8th Anthesterion, Mylasa
We are camped at the gate of Mylasa, and Apollion brings a strong force to issue the demand to Ileus.
As my eye alights on the wall of the city my pulse quickens, and I find an unreasoning dread in me that among those who may approach for parley is one slender figure but he is gone, I know, in rapid retreat to his his fastness at Halicarnassos, to prepare his host to meet us in battle. I know Mithradates intends to resist. It would seem Mylasa was undecided, but my choice to bring great force to bear may sway them soon. I pen my strongest demand to them, with mention of the supply trains Nearchus has intercepted from the coast, that were their food supply to withstand me.
Ileus delays answer a night, and Philotas, newly leading my hypaspists to replace Seleuccus, chased to ground a messenger leaving Mylasa heading southwest. Their reinforcements will not be forthcoming.
This night another celebration of Gamelia, and this time I declare the holiday Gamelia Mylasion, after the peak we have mounted to lay siege. Several of the Trojan women are visibly with child -- how can this be? I wondered, until Paulos explained. It has been three months in total since the surrender at Troya, these wives, already pregnant from their previous men, I learn, are more desirable thus, because they are proved fertile. Thus my men will rear as son or daughter the offspring of an enemy fled, or killed, or sold as slave.
I have had desire to take Schera to wife, tonight, but am warned off by the memory of the events when Philip took his concubine to wife, and his leaders turned against him for his impropriety. Her station is not high enough, and she is, in the eyes of my leaders, a barbarian, and a barbarian priestess moreover, of some hostile religion; perfectly suitable for copulation, perhaps for healing, but not more. While they heartily approve of my new choice of mate, whom they do not fear as they feared the power of Hephaestion in both bed and council, their feelings against the station of my concubine forbid it.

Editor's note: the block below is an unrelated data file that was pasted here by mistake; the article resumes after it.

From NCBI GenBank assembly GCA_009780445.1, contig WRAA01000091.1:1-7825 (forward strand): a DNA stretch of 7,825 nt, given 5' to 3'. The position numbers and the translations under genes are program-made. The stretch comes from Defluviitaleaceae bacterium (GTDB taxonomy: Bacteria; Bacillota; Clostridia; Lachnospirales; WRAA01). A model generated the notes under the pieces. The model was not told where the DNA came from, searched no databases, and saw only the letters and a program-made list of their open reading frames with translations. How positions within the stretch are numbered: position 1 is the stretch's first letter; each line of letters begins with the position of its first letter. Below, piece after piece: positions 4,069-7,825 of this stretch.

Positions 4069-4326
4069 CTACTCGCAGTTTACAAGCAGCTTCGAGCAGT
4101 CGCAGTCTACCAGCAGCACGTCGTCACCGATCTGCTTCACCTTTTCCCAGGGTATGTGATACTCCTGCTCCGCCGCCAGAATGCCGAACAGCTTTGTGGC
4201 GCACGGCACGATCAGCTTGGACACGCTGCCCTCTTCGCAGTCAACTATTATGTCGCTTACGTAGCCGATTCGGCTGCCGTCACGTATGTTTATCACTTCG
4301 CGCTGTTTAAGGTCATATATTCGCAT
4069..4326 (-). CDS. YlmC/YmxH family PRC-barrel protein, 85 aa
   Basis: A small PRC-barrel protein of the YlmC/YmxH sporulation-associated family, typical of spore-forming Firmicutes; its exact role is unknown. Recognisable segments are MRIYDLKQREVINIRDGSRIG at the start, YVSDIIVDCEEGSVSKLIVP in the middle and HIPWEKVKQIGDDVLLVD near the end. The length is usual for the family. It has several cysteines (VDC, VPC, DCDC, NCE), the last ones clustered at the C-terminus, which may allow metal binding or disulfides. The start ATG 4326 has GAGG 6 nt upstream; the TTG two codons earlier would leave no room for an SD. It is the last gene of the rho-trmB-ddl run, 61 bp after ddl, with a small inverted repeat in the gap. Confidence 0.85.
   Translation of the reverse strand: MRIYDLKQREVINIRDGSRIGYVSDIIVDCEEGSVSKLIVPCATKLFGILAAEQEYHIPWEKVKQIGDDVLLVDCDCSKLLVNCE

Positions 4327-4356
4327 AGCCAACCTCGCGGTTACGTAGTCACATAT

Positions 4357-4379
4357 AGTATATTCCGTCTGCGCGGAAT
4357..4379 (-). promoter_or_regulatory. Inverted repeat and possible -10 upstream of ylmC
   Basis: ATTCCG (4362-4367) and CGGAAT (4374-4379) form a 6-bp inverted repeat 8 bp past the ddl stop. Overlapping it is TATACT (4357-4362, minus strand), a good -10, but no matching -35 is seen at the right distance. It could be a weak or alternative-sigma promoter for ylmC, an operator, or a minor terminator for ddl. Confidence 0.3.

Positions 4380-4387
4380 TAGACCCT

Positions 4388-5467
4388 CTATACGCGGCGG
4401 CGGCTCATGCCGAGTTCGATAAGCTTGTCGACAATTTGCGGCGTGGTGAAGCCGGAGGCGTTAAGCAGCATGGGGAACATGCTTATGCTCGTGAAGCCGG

Thus, I refrain, with regret, and due to her bleeding, I leave her be, and spend my night alone in contemplation, in preparing possible strategies for open battle if Mylasa gets relieved by Mithradates' cavalry during the siege. When I lay abed I fell into reverie, and remembered Chaeronea, briefly, and again, Granicus, when the Persian leader Spitamenes split my helmet in two from off my head with his axe, a blow dealt during the melee that would have felled a normal man, and left me standing, briefly, and his other chiefs encircled me to end me. I never felt so alive as in that moment, when I knew myself as king, and the object of all the hatred and wrath of my enemy. Had not black Cleitus struck Spitamenes' very arm from him, a second blow to my skull would have ended me for all time, and left my monument hard by that of Achilles. As it was, I swooned completely, fallen on the ground, and my men fought over me as though they were avenging my very death. I felt so different in that battle; and I longed again now my lust rose with, as I recalled the smell of dust and the cry of screaming horses, the clash of spears; I was provoked with desire, and my breath came quick in me, my heart tripped and I grew aroused and rigid. The god came upon me then and I had a vision of a battle, an intense struggle against terrible numbers, and in the press I screamed in blood lust for my enemy, and encircled him, and laid waste with all my numbers and the spears and javelins raised in concert by the phalanges that flanked me in my charge - and I was fully alive, wholly aroused. As the thrust of my fantasized revenge was loosed, I spent myself suddenly, and slept for many hours. I was like one dead, and when I woke, it was to greet the grey-eyed morning that promised a spring rain.